5) The science of morality can be useful in defining the “How” of moral behavior and enforced moral standards that will be most effective in aid of achieving whatever ultimate goals people or groups choose. 

     The science of morality has been progressing rapidly. My reading of that progress is that there is a growing consensus that social morality (morality dealing only with interactions with other people) is made up of biological and cultural evolutionary adaptations defined by a common underlying selection force; they were all selected for by the benefits of altruistic cooperation in groups. 

     Where we three most obviously part company is in the inevitability and justification of “The Bases of Morality”. 

     Massimo: “To move beyond the narrow sense of flourishing that generated our moral instincts … we need to do science-informed philosophy” and “there is no rationally defensible distinction between in-group and out-group” 

    Julia: “it is (im)possible to use scientific facts to justify selecting one particular set of initial (moral) axioms over another” and “if someone didn't care about other people's welfare, I couldn't accuse him of irrationality.” 

     Mark: The science of social morality, morality understood as biological and cultural evolutionary adaptations selected for by increased benefits of altruistic cooperation in groups, is useful for achieving whatever ultimate goals groups choose. Behaviors and enforced cultural norms (moral standards) aimed at maximizing the benefits of altruistic cooperation in groups are effective at increasing the human experience of durable well-being because the human experience of durable well-being was largely selected to increase (by increasing) the benefits of altruistic cooperation in groups.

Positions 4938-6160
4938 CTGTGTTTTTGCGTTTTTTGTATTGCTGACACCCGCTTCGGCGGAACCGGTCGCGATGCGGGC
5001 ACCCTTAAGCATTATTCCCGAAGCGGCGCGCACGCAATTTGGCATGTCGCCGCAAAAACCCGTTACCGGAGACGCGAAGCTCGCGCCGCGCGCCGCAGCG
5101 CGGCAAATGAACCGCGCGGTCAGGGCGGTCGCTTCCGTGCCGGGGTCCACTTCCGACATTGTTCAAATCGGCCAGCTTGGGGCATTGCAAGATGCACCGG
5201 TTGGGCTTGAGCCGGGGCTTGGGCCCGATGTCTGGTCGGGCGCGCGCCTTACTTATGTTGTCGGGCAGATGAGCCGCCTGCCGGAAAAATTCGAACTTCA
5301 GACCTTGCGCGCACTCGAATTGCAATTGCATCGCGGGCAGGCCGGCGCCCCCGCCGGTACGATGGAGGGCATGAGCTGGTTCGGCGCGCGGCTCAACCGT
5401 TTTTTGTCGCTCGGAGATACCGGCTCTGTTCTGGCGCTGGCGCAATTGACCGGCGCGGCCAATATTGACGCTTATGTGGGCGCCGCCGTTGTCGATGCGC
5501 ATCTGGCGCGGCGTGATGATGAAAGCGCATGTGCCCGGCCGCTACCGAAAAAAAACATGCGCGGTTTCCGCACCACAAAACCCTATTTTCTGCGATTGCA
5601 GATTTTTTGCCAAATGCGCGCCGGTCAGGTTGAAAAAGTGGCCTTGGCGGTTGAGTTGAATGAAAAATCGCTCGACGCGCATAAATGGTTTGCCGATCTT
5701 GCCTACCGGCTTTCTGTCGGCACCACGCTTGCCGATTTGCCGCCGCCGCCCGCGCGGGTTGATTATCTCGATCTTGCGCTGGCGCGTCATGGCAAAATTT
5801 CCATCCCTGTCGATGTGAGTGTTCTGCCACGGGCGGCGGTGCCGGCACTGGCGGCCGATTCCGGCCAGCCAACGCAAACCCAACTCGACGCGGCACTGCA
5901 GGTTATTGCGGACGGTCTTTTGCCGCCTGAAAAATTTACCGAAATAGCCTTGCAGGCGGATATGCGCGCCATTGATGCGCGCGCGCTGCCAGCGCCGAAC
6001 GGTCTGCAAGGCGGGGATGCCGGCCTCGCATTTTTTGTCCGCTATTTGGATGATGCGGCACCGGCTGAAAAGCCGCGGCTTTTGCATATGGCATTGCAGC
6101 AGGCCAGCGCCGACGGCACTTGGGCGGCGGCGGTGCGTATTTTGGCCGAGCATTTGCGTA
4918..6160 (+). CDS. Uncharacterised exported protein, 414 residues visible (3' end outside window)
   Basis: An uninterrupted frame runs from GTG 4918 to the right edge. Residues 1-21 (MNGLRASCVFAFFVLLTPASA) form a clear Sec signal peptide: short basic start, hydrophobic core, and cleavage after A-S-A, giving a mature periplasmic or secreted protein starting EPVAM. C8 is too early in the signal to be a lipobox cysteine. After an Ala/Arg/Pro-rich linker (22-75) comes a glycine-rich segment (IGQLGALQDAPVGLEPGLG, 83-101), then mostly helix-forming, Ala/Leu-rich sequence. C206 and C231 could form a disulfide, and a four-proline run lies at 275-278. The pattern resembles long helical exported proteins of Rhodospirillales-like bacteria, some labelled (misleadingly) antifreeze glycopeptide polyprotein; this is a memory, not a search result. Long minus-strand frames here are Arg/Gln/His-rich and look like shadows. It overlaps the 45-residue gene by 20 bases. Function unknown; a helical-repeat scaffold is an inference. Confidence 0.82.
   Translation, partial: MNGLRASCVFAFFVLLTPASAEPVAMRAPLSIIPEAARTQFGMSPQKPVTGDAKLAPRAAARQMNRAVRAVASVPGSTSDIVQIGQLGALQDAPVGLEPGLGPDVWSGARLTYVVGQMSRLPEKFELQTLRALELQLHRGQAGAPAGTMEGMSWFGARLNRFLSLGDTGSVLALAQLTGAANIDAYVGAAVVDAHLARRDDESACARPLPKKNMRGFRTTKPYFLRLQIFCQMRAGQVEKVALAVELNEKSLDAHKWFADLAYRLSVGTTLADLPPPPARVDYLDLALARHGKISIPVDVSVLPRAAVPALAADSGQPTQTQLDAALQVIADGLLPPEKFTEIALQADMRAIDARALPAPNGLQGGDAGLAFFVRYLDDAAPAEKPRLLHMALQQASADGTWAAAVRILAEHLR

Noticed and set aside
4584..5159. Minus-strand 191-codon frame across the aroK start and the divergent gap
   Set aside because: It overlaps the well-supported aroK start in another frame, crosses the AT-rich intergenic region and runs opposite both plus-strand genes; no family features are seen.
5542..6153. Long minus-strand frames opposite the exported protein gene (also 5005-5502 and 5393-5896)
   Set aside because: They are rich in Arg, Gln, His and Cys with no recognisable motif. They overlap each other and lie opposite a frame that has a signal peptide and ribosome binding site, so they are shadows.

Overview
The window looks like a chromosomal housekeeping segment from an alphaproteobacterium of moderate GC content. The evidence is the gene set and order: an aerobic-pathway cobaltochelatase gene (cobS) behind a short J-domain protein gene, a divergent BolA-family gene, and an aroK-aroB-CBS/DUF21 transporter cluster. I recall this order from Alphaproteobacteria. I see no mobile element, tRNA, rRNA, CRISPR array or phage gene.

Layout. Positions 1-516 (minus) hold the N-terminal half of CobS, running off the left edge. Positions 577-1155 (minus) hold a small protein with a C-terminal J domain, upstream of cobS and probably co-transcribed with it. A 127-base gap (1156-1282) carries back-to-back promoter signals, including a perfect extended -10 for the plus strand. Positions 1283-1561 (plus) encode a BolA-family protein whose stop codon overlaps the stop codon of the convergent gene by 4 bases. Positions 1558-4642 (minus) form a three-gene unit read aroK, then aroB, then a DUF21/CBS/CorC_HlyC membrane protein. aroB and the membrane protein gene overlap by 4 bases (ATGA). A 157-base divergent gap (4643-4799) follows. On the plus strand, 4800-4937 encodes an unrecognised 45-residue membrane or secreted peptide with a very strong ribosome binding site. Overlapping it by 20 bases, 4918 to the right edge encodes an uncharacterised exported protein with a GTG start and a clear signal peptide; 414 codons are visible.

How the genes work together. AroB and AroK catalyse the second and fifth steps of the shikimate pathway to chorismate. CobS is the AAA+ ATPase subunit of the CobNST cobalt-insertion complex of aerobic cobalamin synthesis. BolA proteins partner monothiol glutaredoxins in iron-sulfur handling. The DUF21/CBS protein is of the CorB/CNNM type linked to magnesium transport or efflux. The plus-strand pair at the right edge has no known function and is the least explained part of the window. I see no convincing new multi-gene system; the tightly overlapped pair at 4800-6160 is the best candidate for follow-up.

Rebuttal to Massimo: Our social moral instincts, with both biological and cultural components, were selected for by the increased benefits of altruistic cooperation in groups, not “our sense of flourishing” which was selected for by many forces, not all of them moral. Regarding in-groups and out-groups, if we gave as much moral concern to all the children in the world as we did our own, our families would disintegrate due to loss of the benefits of cooperation, which would be bad, so we ought to distinguish between in-group family and others (out-groups). Similar arguments can be made regarding all the many groups we belong to: families, communities, nations, and all people on earth (leaving other species and ecosystems as out-groups). 

     Actually, I am sincerely looking for good philosophical arguments justifying enlarging the circle of moral concern. Any suggestions? 

    Rebuttal to Julia: Science can provide powerful moral strategies (altruistic cooperation strategies such as “Do unto others as you would have them do unto you” also called indirect reciprocity) for increasing the benefits of cooperation in groups in aid of reaching whatever ultimate goals the group chooses. It may be true that “if someone didn't care about other people's welfare, I couldn't accuse him of irrationality” but you might, based on science, accuse him of being immoral in the universal, evolutionary sense. That means not acting to increase the benefits of altruistic cooperation in groups, and therefore guilty of decreasing his (assuming he was mentally normal) durable well-being as well as other people’s durable well-being.